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Letter scrutinized as possible source of anthrax

BOCA RATON, Florida (CNN) -- Investigators are looking at whether a letter that came into the mailroom of a Florida tabloid publishing company could be the source of anthrax bacteria that killed an employee, a law enforcement source confirmed to CNN.

Employees at American Media Inc. are being tested for anthrax and given preventive antibiotics after the one worker died, another was exposed and traces of the deadly bacteria were found in a work station.

A worker exposed to the anthrax bacteria, who so far has not contracted the disease caused by it, worked in the mailroom. Anthrax was found in the work space of the employee who died.

The law enforcement source could provide no further details about the investigation into the letter.

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"As a health official, it's clearly worrying -- worrisome, especially when we have more than one individual [exposed]," Florida Health Secretary Dr. John Agwunobi told CNN's "Larry King Live." "However, we have no real answer as to how this has come about." At a news briefing Monday, Agwunobi said "no conclusions" have been reached about the origin of the anthrax found at the AMI building in Delray Beach, which has been sealed.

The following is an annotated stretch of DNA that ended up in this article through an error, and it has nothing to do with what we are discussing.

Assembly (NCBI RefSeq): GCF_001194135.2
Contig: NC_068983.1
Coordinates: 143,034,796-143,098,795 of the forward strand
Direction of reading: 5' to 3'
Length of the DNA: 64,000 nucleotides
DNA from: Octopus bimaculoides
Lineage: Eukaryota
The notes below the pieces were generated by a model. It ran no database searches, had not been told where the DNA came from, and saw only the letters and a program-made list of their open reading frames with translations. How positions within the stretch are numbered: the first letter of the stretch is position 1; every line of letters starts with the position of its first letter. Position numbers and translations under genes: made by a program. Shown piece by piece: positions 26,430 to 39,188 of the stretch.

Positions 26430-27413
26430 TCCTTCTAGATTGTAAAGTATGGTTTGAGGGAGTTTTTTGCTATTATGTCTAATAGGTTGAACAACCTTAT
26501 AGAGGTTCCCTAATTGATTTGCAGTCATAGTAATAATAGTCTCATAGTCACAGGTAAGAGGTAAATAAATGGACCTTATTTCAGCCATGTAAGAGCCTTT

An FBI official told CNN that there no evidence so far that the anthrax exposure is related to a criminal or terrorist act. Anthrax is considered a potential agent in biological warfare.

Hijacking connection?

Law enforcement sources told CNN that investigators are checking materials left behind by the jet hijackers believed responsible for the September 11 terrorist attacks to see if they contain traces of Bacillus anthracis, the bacterium that cause anthrax.

"We regard this as an investigation that could become a clear criminal investigation," said Attorney General John Ashcroft said, but added that he could not make a "conclusive statement" about the case without additional laboratory and investigative work.

The anthrax bacteria exposure may be traced to natural sources, but officials consider the situation "a source of concern," White House Press Secretary Ari Fleischer said.

Robert Stevens, 63, died Friday of inhalation of anthrax. He was a photo editor at The Sun, a supermarket tabloid published by AMI, which employs about 300 people. Traces of anthrax were found in his work station, according to both Agwunobi and AMI's chief executive, David Pecker.

Stevens lived about a mile from an air strip where Mohamed Atta, a suspected hijacker in the September 11 terrorist attacks, rented planes. AMI's offices are several miles from the strip.

Tests performed on Ernesto Blanco, 73, who worked in the company's mailroom, found that he had been exposed to the bacteria. He was hospitalized last week in Miami with pneumonia, but health officials said his illness is unrelated to the anthrax exposure.

Testing underway

As a precautionary measure, people who worked in the AMI building or visited it for extended periods of time are being tested for anthrax at a health center in Delray Beach. They are also being given antibiotics and health counseling.